Pope Francis has been invited to visit New Zealand by the Māori King, who attended a private audience with the Pope in the Vatican this weekend.
His Majesty Kiingi Tūheitia Pōtatau Te Wherowhero was accompanied by his wife Makau Ariki Atawhai and his daughter Te Puhi Arik Ngā Hono i te Po. It was his first visit to Rome and his first such Papal engagement, usually reserved for heads of state.
The king's mother, the late Te Arikinui Dame Te Atairangikahu, visited the Vatican to meet Pope John Paul II in 1975.
He was also received by the Vatican secretary of state Cardinal Pietro Parolin after his meeting with Pope Francis. The discussion focused on social and political issues facing Māori and indigenous communities, including employment, health and education, and the need for cultural and interfaith unity.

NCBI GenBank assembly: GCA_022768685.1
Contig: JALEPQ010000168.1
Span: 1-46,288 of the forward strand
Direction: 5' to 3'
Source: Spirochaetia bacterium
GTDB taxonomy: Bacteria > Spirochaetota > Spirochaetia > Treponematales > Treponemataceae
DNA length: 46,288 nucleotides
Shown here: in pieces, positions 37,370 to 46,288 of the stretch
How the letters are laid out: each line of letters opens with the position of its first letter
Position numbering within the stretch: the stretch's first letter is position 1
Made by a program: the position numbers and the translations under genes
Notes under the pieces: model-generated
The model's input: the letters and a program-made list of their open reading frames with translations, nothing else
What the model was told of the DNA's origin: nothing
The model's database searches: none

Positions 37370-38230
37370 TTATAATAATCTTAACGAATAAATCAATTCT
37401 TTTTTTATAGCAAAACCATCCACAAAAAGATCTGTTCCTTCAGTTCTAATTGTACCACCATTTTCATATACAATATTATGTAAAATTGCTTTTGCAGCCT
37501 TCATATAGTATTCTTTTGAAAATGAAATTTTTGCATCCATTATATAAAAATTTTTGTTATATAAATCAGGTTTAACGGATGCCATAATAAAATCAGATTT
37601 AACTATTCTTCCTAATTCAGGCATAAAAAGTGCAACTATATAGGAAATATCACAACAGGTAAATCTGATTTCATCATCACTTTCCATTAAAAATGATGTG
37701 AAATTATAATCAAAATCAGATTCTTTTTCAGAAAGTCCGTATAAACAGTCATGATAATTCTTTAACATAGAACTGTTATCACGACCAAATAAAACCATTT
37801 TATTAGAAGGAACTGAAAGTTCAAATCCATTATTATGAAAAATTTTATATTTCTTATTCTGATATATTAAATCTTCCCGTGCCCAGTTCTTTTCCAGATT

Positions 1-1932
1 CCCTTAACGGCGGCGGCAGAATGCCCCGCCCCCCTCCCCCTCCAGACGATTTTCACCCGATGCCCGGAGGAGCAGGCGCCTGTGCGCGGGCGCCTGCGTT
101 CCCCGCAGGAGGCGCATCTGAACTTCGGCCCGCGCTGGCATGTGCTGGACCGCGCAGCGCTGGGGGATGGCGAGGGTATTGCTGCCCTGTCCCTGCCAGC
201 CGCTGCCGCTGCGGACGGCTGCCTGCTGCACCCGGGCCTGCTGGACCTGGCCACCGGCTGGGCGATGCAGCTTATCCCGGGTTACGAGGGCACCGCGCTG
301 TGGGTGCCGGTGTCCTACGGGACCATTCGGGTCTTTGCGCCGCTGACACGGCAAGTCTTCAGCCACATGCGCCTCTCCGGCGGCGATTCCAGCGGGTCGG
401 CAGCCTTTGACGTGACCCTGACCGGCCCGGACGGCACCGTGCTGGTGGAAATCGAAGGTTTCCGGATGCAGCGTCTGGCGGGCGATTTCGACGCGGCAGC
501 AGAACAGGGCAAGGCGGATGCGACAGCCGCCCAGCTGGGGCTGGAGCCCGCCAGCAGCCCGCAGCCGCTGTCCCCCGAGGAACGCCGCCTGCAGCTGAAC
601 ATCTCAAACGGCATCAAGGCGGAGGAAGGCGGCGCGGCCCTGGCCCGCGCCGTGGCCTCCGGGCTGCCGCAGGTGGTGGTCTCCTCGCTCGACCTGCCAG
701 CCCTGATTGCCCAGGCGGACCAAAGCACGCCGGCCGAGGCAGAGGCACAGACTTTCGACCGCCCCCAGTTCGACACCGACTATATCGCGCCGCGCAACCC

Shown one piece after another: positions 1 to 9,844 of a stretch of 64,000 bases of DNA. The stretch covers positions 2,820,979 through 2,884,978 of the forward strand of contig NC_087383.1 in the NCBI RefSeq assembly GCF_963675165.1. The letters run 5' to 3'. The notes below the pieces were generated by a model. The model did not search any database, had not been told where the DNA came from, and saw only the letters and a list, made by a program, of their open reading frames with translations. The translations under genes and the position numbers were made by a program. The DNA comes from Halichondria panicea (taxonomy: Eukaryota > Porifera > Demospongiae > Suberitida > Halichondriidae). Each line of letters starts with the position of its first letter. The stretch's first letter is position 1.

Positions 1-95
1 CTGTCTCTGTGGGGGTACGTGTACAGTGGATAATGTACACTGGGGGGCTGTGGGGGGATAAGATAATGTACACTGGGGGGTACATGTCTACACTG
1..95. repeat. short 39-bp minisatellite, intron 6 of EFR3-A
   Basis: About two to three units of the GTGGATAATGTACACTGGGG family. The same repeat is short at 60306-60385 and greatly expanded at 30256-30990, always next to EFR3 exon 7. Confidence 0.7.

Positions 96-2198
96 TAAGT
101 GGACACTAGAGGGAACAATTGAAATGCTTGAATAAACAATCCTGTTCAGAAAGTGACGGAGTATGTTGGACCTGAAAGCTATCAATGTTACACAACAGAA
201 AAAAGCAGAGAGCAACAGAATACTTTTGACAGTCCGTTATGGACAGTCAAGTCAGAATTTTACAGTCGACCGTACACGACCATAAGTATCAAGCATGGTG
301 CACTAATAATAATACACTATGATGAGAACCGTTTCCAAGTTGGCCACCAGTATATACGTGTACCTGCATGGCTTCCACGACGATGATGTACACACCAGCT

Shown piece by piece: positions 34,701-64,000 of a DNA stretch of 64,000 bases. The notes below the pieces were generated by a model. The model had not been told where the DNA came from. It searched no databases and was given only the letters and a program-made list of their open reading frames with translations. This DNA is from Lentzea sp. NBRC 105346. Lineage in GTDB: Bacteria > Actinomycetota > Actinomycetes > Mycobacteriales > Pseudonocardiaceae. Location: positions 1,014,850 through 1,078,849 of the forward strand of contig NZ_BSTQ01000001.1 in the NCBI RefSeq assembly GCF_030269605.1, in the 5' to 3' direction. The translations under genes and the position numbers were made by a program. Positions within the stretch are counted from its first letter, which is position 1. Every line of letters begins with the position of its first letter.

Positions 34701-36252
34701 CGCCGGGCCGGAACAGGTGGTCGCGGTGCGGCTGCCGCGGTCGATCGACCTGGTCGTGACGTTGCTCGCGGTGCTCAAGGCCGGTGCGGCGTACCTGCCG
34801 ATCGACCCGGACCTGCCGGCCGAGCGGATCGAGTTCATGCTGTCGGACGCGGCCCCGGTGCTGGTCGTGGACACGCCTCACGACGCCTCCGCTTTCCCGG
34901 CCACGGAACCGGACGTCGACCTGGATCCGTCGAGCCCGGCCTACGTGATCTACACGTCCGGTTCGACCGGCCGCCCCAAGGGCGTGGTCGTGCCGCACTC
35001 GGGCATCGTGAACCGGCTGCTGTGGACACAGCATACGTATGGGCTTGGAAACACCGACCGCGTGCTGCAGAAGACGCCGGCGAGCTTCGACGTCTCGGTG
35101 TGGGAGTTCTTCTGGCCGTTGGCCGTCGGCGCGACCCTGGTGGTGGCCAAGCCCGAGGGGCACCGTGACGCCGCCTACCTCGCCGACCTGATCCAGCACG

While at the Vatican the Māori King also invited Pope Francis to his royal courts at Turangawaewae Marae in the Waikato town of Ngāruawāhia.
The last papal visit to New Zealand took place in November 1986, when Pope John Paul II celebrated Mass in Auckland Domain, where he wore a Māori feather cloak and addressed a huge crowd.
The royal party for the papal audience was also supported by a delegation that included the Anglican Archbishop Emeritus Sir David Moxon and Archdeacon Ngira Simmonds.
The King was also hosted by the Australian ambassador to the Holy See, Melissa Hitchman at the formal luncheon. Also in attendance was were several foreign diplomats, as well as the New Zealand ambassador to the Holy See, Nigel Fyfe and the New Zealand ambassador to Italy, Anthony Simpson.